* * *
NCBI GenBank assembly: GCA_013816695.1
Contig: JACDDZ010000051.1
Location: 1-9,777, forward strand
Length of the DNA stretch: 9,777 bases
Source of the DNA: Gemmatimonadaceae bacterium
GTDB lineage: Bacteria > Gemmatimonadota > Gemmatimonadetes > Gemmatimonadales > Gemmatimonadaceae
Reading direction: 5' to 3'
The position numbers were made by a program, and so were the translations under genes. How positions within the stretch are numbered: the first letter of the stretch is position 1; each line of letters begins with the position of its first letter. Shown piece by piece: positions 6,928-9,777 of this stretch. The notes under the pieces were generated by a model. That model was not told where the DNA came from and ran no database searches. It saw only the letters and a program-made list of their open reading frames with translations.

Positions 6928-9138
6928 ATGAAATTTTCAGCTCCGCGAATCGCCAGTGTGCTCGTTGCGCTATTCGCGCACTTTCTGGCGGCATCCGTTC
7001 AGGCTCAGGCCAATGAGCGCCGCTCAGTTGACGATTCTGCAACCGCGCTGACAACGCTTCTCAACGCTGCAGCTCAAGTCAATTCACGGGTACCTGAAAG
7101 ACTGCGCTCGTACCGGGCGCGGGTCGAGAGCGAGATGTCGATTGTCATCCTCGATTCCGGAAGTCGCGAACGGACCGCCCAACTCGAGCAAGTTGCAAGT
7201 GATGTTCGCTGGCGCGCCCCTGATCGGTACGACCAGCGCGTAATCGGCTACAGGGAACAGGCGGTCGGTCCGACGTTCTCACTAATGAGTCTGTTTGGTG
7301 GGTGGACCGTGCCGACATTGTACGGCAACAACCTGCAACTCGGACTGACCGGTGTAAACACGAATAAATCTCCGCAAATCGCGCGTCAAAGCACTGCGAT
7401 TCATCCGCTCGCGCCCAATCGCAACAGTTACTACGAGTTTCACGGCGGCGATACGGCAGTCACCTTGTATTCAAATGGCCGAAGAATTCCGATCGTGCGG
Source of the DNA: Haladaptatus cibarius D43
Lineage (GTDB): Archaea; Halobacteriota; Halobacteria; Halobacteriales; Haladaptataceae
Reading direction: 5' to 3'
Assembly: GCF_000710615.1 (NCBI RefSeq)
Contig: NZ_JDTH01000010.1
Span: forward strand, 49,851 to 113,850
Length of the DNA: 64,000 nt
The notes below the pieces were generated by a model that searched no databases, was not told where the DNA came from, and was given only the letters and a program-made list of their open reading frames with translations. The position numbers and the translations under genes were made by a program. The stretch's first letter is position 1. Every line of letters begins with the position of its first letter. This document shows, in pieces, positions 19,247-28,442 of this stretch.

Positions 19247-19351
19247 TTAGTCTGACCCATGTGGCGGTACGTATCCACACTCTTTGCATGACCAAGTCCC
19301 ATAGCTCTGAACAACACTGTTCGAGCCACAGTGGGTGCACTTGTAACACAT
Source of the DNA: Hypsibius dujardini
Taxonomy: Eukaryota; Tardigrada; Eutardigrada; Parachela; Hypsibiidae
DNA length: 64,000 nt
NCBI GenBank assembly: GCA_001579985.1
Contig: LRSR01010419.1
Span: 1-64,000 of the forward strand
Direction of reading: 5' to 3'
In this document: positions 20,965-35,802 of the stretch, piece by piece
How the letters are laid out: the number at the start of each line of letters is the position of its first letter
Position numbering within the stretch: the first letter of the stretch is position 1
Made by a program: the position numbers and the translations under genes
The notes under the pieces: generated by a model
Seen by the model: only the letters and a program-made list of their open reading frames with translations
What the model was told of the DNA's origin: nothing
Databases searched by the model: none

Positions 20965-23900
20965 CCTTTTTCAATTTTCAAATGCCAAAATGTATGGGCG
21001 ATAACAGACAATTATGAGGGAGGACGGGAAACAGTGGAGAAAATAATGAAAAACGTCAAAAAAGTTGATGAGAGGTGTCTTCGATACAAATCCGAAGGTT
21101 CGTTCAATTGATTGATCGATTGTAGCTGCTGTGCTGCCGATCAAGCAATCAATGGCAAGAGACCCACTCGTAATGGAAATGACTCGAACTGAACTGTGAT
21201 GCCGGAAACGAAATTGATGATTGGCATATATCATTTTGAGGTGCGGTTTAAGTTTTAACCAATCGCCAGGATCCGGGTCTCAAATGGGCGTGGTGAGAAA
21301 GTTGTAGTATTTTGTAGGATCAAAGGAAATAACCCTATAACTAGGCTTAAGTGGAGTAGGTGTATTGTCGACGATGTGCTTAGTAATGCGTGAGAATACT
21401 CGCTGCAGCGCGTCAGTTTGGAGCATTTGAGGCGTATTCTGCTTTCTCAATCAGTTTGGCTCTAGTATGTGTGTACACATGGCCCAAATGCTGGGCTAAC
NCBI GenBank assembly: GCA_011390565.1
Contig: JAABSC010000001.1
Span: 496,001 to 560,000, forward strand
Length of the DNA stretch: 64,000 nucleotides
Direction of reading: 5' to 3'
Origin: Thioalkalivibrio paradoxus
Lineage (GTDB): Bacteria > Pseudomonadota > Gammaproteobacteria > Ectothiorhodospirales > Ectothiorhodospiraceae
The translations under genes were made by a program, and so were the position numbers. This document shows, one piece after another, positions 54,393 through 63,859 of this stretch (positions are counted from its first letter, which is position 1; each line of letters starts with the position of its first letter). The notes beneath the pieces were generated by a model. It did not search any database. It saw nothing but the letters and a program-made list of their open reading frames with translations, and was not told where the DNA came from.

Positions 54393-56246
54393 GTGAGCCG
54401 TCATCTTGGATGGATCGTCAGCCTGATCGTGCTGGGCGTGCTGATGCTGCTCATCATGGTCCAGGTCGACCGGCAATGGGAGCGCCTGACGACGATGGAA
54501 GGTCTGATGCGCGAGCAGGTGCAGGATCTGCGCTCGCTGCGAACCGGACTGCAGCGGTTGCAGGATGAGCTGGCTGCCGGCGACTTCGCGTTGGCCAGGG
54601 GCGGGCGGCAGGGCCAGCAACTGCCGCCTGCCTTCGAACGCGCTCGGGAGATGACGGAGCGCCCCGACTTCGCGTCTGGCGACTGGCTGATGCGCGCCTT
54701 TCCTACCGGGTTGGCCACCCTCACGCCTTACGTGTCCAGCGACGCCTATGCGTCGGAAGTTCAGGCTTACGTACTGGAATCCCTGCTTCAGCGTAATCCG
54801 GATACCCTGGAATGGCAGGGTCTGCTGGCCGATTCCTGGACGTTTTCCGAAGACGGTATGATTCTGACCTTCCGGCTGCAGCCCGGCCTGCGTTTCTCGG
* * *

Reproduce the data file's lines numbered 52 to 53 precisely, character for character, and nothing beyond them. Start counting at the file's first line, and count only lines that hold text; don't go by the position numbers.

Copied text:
Length of the DNA stretch: 64,000 nucleotides
Direction of reading: 5' to 3'